It would be helpful to know the working definition of sacrament before making assertions about how many there are. Dr Dean Wenthe once made a presentation on "the small s sacraments" in the Old Testament. He was very careful to define his terms before he began. The presentation was very informative.


Lou

Brian Stoffregen

Quote from: J. Thomas Shelley on January 18, 2015, 06:02:45 PM
At Gettysburg in the late 1980's Drs. Gritch, Gustavson, and Jensen argued that the Apology and Larger Catechism consider Confession & Absolution to be the Third Sacrament, and that Melancthon's view of Ordination as necessary for the other Sacraments in the Apology makes it at least a partial Sacrament.

So I always argued for 3 1/2.   Ordination being the 1/2.


Confession and Forgiveness do not have an earthly element like water, bread and wine of the sacraments. However, it can be understood, as the Small Carechism, does as daily baptism.
I flunked retirement. Serving as a part-time interim in Ferndale, WA.

BrotherBoris

I agree with Lou here.  You have to have an established definition of what a Sacrament is before you can define one.  Even then, numbers can vary.  The Roman Catholics, if I recall correctly, did not formally dogmatize the number of Sacraments as seven until the Council of Trent.  Even today the Eastern Orthodox Church does not have a dogmatically defined number of Sacraments in the sense that it is a precise set number.  While some Orthodox do speak of the Seven Sacraments, we more precisely speak that there are at least seven sacraments, the exact number either being known only to God or being unimportant in and of itself. We have a sense that everything the Church does is a Sacrament, in the broader sense of the word, or at least has "sacramental" qualities to it. Besides the Chief Seven Sacraments, many Orthodox consider the following to also be Sacraments, just to name a few:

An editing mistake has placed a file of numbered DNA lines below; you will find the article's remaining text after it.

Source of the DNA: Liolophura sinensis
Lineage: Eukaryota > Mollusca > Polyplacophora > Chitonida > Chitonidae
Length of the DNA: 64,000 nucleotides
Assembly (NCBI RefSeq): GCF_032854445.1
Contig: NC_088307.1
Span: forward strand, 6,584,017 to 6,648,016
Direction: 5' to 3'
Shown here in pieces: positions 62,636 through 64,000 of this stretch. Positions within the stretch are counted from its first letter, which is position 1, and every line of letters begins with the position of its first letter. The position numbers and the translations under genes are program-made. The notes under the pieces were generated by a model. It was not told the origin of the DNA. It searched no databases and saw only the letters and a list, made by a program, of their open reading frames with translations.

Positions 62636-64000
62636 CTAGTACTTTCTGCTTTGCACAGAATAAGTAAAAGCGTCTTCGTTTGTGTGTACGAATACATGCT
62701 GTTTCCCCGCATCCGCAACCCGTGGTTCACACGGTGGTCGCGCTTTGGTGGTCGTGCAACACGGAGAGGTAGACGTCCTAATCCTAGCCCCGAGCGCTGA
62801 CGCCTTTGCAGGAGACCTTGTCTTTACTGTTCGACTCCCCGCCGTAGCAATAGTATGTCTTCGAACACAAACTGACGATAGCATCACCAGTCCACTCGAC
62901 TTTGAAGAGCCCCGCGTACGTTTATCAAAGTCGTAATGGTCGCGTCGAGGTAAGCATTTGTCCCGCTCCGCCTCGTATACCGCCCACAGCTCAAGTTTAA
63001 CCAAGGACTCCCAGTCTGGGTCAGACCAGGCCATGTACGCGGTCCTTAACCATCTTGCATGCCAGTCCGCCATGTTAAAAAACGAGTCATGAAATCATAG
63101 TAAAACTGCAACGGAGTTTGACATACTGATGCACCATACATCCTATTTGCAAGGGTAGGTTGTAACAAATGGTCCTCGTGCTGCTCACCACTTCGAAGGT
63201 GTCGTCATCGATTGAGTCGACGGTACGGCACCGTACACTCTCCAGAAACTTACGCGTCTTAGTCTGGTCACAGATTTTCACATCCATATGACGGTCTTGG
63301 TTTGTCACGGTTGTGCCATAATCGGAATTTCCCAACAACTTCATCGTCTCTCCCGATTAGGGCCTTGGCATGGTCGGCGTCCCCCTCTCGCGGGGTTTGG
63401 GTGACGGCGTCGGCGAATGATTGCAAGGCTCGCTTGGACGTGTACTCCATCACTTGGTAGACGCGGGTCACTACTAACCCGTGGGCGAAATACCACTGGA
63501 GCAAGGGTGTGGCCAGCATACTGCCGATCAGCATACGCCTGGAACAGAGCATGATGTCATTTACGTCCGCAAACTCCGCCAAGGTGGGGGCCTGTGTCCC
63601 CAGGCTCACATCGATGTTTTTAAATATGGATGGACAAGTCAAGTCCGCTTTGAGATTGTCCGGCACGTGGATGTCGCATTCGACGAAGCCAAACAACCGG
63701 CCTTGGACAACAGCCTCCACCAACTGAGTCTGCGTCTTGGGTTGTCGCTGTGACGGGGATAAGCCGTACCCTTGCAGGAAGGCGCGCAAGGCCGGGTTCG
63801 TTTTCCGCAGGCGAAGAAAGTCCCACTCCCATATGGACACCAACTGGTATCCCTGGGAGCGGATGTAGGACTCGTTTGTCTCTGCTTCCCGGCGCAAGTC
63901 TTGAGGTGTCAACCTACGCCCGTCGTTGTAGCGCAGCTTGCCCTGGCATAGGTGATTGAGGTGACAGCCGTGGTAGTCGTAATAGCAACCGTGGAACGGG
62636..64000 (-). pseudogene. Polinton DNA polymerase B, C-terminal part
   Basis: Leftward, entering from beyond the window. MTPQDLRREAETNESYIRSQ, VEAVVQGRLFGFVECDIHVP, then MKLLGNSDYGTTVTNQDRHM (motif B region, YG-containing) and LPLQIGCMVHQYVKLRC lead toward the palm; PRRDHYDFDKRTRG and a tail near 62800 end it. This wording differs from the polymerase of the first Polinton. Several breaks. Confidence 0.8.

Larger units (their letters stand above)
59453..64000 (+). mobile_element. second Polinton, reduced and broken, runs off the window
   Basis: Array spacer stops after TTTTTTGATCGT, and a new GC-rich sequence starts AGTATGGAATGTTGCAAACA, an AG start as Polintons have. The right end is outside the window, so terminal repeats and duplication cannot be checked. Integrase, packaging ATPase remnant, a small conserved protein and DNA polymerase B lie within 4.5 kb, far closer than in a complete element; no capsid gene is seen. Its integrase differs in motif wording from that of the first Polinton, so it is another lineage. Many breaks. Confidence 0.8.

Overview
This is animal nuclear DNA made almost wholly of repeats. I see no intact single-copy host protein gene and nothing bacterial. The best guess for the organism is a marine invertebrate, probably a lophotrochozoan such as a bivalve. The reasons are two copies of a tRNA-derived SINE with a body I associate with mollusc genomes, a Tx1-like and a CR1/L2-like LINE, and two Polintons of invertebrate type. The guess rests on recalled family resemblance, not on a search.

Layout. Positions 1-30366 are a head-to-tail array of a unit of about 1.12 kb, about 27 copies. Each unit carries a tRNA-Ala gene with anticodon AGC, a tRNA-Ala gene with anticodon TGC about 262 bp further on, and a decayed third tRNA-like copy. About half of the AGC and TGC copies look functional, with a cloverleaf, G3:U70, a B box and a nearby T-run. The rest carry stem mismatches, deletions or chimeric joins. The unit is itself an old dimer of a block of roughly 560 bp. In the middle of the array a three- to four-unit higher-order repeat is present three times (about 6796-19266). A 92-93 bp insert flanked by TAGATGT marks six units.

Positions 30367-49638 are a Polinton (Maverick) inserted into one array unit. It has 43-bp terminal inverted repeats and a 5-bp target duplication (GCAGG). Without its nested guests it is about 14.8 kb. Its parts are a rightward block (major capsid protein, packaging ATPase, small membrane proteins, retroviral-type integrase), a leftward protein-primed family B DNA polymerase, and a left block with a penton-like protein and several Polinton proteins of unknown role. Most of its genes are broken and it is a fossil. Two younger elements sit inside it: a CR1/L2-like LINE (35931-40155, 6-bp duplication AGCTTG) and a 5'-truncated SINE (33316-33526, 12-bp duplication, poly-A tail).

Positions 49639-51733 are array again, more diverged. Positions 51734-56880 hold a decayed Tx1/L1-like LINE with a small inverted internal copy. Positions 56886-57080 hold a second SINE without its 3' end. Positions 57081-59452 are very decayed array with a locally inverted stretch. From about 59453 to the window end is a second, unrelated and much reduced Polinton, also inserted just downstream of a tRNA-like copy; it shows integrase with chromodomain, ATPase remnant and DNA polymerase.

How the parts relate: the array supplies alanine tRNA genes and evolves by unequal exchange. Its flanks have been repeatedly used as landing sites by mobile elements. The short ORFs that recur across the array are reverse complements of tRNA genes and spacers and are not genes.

1.  The Funeral Service
2.  Monastic Tonsure
3.  Great Blessing of the Waters at Theophany
4.  The Anointing of a Monarch
5.  The Consecration and Blessing of a Church Building
6.  The Blessing of Icons
7.  Lighting Candles in Church
8.  Prayer before meals


Dave Likeness

One definition of a Sacrament comes from the
short explanation of Luther's Catechism (Schwan
Edition) in the LCMS.

1. A sacrament is a sacred act instituted by God.
2. A sacrament is when God Himself joins His Word
of promise to a visible element.
3. A sacrament is when God offers, gives and seals